Early morning on the East Coast of the United States, electronic devices busily spewed audiovisuals from halfway around the planet heralding the new year. Thundering colors illuminating the sky, bubble filled clinking glasses, locking lips and embraces were openly on display. Privately prayers of gratitude and promises of change are whispered, written or spoken in silence.
Scenes such as those described above are repeated every 365 days. This is not a holiday celebrated because of individual religious or spiritual beliefs. For most, it is not a holy–day at all. Yet we are drawn in because on New Year’s Eve and Day, most of us set aside our differences and find commonality in celebration.
It is a clichéd statement that says “some see the glass half-empty and others half-full.” I have taken it further at times and asked “where’s the glass?” However, it would be disingenuous of me if I failed to mention there will be many who cannot find the proverbial glass tonight. There would not be enough room in this writing to list all of them so I’ll only mention one group that represents many. The many have lost something in the prior 365 days which will be irreplaceable.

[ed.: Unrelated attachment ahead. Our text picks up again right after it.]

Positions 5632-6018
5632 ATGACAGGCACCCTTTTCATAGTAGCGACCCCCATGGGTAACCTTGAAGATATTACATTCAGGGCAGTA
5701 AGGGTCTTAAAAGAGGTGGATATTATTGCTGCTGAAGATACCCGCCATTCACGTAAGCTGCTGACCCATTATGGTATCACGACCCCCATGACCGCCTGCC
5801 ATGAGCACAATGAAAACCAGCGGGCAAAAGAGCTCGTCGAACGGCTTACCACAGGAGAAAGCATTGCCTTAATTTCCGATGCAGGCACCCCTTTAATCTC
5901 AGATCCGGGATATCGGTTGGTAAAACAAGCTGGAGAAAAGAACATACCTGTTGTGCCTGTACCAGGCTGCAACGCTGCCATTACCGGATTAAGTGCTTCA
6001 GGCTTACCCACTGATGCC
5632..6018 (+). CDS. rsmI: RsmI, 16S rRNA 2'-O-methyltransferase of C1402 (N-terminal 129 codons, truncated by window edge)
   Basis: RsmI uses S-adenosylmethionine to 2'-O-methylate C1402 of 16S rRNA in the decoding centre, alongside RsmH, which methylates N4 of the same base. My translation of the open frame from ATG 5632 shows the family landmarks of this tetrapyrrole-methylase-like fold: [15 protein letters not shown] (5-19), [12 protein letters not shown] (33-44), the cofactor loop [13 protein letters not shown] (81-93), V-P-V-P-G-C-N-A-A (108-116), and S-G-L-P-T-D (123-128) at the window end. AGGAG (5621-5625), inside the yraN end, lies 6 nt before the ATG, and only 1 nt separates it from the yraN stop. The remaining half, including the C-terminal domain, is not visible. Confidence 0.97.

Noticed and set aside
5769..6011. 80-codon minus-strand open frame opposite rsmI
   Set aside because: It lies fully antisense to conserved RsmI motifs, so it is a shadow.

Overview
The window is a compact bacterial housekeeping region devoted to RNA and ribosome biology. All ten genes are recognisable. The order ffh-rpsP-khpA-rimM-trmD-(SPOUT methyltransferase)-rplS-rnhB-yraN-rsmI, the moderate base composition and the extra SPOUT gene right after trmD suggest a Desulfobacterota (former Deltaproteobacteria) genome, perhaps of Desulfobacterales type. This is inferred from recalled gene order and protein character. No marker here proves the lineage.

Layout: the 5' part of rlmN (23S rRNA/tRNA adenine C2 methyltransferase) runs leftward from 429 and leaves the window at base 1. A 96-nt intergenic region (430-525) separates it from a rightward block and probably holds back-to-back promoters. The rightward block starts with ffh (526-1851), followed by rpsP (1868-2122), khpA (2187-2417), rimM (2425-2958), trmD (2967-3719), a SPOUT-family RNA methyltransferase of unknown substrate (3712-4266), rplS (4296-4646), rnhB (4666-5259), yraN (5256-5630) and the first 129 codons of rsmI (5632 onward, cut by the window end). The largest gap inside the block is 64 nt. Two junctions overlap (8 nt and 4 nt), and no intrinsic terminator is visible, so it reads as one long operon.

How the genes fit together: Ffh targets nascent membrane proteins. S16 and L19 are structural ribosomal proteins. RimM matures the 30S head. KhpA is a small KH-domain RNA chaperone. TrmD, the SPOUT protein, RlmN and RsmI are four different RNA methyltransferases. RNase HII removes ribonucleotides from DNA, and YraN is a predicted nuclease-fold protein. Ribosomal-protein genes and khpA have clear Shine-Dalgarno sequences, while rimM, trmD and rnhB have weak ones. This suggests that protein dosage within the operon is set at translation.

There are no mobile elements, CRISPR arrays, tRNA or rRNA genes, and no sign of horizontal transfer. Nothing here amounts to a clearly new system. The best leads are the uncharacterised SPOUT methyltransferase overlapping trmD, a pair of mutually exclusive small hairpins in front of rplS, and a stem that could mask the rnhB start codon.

In mid-December, the Institute did a small presentation at a local middle school to raise awareness about disabilities.
Although this is not at the center of our mission statement, this audience of young people ranging from kindergarten through high school has become one of my favorites. Pictures will follow in January so please check back!
Shortly after this event, 20 kindergartners and 6 adults were senselessly killed. Lives and innocence were lost. It was particularly jolting to me because I had just shared a wonderful experience with 20 innocent youngsters. So on this New Year’s Eve, I ask that we all take a moment to find gratitude for what we have and to recognize that in a moment everything can change.